Increased risk of mortality and cardiovascular disease for those with type 1 diabetes are known factors. However, there are no guidelines for management based on age of onset as an important piece in this risk.
A nationwide, register-based cohort study of people with type 1 diabetes was done comparing those with diabetes, to matched controls in the general population (individuals were found from the Swedish National Diabetes Register (1998 – 2012). The goal was to look at how age at diagnosis of type 1 diabetes related to cardiovascular disease and mortality. Age categories were noted as age of diagnosis in the following ranges: 0–10 years, 11–15 years, 16–20 years, 21–25 years, and 26–30 years and risk was estimated for all cardiovascular related mortality as well as for heart attack, stroke, heart failure, atrial fib as well as coronary heart disease.
27,195 individuals with type 1 diabetes and 135,178 matched controls were selected for this study. In a nutshell (without all the statistics) what they found was “The highest overall incidence rate, noted for all-cause mortality, was 1·9 (95% CI 1·71–2·11) per 100?000 person-years for people with type 1 diabetes. Development of type 1 diabetes before 10 years of age resulted in a loss of 17·7 life-years (95% CI 14·5–20·4) for women and 14·2 life-years (12·1–18·2) for men.
Age at onset of type 1 diabetes CAN be an important determinant of life expectancy, and cardiovascular effect, with what seems to be the highest excess risk in women.
While this focused on the potential negative effect of diabetes on hearth health and life expectancy, as an RD, CDE and person with diabetes for 30+ years myself, the article made me take a step back and consider the fact that there was not mention of other evidence noting why cardiovascular disease and death happens more other than earlier age at dx and more significant loss of beta cells earlier.
They should have also looked at lifestyle and glucose control for kids across the board to say “with more optimal TIR (time in range), cardio events/death were less common”. Or with healthy lifestyle changes like food type, activity and therapy (pump/CGM vs MDI, etc.) there was less negative health effect even with early diagnosis. Even kids without type 1 who are following the typical diet and “activity” plan that is common now seem to have more health issues like obesity and lifelong health issues – so just targeting kids with type 1 and saying it is the D that is the total cause isn’t complete information.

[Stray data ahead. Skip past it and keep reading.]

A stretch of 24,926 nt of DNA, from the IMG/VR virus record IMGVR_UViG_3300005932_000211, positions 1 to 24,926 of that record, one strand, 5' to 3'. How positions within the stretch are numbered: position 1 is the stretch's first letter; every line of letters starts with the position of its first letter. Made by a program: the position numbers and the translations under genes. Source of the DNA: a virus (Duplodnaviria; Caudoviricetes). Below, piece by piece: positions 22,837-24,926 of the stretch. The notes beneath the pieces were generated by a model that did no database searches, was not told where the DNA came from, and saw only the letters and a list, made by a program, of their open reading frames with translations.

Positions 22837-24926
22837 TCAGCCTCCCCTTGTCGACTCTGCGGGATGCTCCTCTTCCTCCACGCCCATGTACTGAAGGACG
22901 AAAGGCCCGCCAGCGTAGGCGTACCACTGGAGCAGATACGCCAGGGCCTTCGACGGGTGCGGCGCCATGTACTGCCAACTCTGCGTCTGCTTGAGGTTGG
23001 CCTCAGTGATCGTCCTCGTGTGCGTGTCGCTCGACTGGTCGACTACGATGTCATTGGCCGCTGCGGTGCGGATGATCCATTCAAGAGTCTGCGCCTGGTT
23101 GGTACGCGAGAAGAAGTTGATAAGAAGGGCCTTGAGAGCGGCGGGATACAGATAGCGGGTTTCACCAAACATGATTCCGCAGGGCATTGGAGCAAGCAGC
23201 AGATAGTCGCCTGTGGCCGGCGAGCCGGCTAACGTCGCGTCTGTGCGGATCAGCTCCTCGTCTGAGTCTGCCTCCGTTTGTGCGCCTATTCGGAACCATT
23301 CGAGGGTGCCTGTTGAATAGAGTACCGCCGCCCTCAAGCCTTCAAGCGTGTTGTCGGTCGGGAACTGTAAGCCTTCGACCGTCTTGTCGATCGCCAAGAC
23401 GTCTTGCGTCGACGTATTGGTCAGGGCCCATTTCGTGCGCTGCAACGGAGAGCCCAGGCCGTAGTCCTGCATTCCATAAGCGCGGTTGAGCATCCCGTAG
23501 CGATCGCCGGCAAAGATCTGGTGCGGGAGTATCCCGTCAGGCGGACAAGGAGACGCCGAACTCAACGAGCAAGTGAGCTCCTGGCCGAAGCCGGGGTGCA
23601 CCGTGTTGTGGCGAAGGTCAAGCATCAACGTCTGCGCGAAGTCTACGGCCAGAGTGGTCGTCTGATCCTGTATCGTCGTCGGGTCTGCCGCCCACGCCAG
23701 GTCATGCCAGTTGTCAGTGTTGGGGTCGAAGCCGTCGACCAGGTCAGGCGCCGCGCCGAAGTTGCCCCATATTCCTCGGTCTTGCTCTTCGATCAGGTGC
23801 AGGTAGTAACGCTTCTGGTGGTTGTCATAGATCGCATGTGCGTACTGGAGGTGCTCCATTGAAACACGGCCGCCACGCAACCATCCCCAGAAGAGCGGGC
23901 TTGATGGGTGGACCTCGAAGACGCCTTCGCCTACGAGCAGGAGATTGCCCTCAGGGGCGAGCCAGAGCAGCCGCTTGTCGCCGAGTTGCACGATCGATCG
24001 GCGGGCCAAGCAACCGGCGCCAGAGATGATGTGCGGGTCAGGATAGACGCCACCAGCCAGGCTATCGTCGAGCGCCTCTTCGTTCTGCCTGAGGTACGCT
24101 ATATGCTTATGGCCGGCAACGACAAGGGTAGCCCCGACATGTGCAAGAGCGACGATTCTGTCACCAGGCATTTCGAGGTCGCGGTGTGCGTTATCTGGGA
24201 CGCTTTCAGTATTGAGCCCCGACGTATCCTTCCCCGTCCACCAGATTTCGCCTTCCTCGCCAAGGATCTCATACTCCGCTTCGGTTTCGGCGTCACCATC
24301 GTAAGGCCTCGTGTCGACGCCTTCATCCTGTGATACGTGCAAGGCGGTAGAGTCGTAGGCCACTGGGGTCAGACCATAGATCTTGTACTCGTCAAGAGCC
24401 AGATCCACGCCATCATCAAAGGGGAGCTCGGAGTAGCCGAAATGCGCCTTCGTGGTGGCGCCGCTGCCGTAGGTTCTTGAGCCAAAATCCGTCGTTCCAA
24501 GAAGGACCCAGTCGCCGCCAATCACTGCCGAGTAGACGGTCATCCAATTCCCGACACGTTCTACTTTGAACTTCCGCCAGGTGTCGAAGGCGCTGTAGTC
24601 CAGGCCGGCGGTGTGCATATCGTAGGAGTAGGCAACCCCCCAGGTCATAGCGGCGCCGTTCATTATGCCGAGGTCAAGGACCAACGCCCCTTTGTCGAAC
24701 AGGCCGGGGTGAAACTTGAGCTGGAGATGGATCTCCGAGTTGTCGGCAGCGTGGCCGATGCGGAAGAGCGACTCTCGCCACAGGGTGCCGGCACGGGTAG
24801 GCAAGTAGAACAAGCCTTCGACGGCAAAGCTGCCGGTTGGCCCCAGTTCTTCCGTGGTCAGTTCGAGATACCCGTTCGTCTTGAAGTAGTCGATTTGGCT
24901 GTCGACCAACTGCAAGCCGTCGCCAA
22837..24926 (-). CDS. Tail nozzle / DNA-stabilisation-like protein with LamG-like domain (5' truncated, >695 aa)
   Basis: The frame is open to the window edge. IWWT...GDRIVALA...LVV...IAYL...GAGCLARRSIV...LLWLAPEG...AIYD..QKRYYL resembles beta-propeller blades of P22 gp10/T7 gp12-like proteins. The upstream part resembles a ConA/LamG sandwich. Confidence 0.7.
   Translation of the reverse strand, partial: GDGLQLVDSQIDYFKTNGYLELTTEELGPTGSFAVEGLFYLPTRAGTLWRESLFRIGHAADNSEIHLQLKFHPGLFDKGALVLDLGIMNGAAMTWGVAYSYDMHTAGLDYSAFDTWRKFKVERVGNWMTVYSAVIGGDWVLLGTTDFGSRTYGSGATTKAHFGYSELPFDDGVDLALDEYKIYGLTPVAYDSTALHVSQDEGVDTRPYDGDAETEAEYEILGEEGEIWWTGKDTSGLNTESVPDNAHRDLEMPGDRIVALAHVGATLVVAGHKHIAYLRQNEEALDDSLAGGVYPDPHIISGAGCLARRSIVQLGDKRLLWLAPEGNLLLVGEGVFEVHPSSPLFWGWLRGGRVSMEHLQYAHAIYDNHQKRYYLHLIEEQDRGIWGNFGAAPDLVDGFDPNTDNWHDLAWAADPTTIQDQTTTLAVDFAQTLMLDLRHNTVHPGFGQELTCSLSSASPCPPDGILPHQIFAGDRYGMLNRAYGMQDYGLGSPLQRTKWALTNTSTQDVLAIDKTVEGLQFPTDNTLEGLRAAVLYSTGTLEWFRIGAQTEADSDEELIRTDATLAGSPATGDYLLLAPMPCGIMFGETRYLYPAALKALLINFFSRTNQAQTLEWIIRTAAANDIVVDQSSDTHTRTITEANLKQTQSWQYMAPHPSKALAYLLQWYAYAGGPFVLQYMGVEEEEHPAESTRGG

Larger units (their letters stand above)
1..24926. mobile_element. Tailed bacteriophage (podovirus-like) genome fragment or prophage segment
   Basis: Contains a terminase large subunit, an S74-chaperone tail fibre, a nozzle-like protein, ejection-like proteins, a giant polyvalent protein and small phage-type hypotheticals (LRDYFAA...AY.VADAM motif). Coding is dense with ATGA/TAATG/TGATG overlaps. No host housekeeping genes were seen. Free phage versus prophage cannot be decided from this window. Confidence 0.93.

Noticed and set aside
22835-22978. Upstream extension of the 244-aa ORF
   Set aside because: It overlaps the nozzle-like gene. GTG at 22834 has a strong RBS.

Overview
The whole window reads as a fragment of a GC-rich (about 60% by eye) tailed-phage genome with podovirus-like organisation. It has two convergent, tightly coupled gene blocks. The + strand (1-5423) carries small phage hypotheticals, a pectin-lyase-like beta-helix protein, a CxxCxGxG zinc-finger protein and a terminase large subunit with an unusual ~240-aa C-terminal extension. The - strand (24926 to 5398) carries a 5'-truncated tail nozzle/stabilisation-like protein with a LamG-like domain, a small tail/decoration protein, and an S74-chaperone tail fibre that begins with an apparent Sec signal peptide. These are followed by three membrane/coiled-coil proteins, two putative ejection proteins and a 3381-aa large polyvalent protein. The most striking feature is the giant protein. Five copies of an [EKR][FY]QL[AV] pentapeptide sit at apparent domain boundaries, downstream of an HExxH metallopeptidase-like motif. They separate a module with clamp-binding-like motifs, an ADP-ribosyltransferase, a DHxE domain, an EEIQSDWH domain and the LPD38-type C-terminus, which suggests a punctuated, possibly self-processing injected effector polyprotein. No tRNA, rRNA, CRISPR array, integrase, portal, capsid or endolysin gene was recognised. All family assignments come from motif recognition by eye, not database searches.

How we can help our kids with Type 1 diabetes and make them healthier
Earlier is better for lifestyle changes: As I educate and work with people of all ages with diabetes (and who were diagnosed at all different ages), I always make lifestyle change a hallmark of management. An article like this should call attention to the need to emphasize cardio protective lifestyle choices for all with diabetes, and more so for those who are diagnosed at a young age. If we start from the beginning teaching that activity and food choices are as much part of management as insulin is, then we can prevent a lot of issues despite age of diagnosis. With more optimal glucose control and time spent in target range, we can avoid a lot of the complications that are well known including heart disease.
Greater focus on cardio protection might be a necessary focus in people with early-onset type 1 diabetes but it can start early with changes to what we allow our kids to choose. Just because you can cover food with insulin, does not mean it is healthy to have treats or high carb processed food all the time (what I call non-food).
Kids will learn what we teach them – if we give ice cream every night, or a treat with every kid’s meal eaten out, or a cookie because it was a bad day is that a good choice? Consider if you are giving it to them because THEY want and it can technically be covered with insulin (but is it easily controlled?). Look at how real food can be incorporated in more often – it might mean a little more work on your part as a parent of course, but you want the best for your children right? I could go on and on about food vs non-food and its overall impact on long-term health, but it isn’t’ rocket science. What we put in our body makes a difference, whether we have diabetes or not. What this study points out is that it might very well have heavier impact on long term health for those who are diagnosed with diabetes at a younger age.
Food is a basic necessity of life, and I believe that activity is also a basic need.
We are meant to move and to fuel our body with nutrients that meet growth needs across the age spectrum. Kids are growing and changing so much, especially in their early years that it makes sense to give them what they need to fully meet their potential. While diabetes puts a bit of a wrench in this, if we focus on healthy lifestyle all along we can ensure that we are creating a healthy environment for growth, brain development and healthy heart long term. If you feel your child needs a revamp of food intake, I’d be happy to help with ideas, grocery lists and recipes! Email me to set up a visit: email
Original article found here: thelancet.com
Articles| Volume 392, ISSUE 10146, P477-486, August 11, 2018